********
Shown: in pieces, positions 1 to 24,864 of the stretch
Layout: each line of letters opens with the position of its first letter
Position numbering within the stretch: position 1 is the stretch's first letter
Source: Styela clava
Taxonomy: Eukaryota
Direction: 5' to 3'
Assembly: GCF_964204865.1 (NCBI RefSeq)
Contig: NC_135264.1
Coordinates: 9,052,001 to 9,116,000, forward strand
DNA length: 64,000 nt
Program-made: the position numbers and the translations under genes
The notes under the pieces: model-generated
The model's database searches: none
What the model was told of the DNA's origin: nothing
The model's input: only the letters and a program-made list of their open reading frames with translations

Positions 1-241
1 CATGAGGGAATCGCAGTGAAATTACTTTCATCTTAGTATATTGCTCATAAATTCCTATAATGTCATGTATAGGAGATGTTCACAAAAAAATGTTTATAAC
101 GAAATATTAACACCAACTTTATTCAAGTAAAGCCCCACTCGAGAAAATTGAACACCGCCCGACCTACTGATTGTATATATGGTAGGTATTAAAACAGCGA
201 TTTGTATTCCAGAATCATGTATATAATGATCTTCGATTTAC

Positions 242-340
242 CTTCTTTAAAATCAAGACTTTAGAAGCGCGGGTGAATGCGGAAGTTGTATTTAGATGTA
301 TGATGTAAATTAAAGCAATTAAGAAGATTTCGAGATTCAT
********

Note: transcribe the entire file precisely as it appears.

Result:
Shown: in pieces, positions 1 to 24,864 of the stretch
Layout: each line of letters opens with the position of its first letter
Position numbering within the stretch: position 1 is the stretch's first letter
Source: Styela clava
Taxonomy: Eukaryota
Direction: 5' to 3'
Assembly: GCF_964204865.1 (NCBI RefSeq)
Contig: NC_135264.1
Coordinates: 9,052,001 to 9,116,000, forward strand
DNA length: 64,000 nt
Program-made: the position numbers and the translations under genes
The notes under the pieces: model-generated
The model's database searches: none
What the model was told of the DNA's origin: nothing
The model's input: only the letters and a program-made list of their open reading frames with translations

Positions 1-241
1 CATGAGGGAATCGCAGTGAAATTACTTTCATCTTAGTATATTGCTCATAAATTCCTATAATGTCATGTATAGGAGATGTTCACAAAAAAATGTTTATAAC
101 GAAATATTAACACCAACTTTATTCAAGTAAAGCCCCACTCGAGAAAATTGAACACCGCCCGACCTACTGATTGTATATATGGTAGGTATTAAAACAGCGA
201 TTTGTATTCCAGAATCATGTATATAATGATCTTCGATTTAC

Positions 242-340
242 CTTCTTTAAAATCAAGACTTTAGAAGCGCGGGTGAATGCGGAAGTTGTATTTAGATGTA
301 TGATGTAAATTAAAGCAATTAAGAAGATTTCGAGATTCAT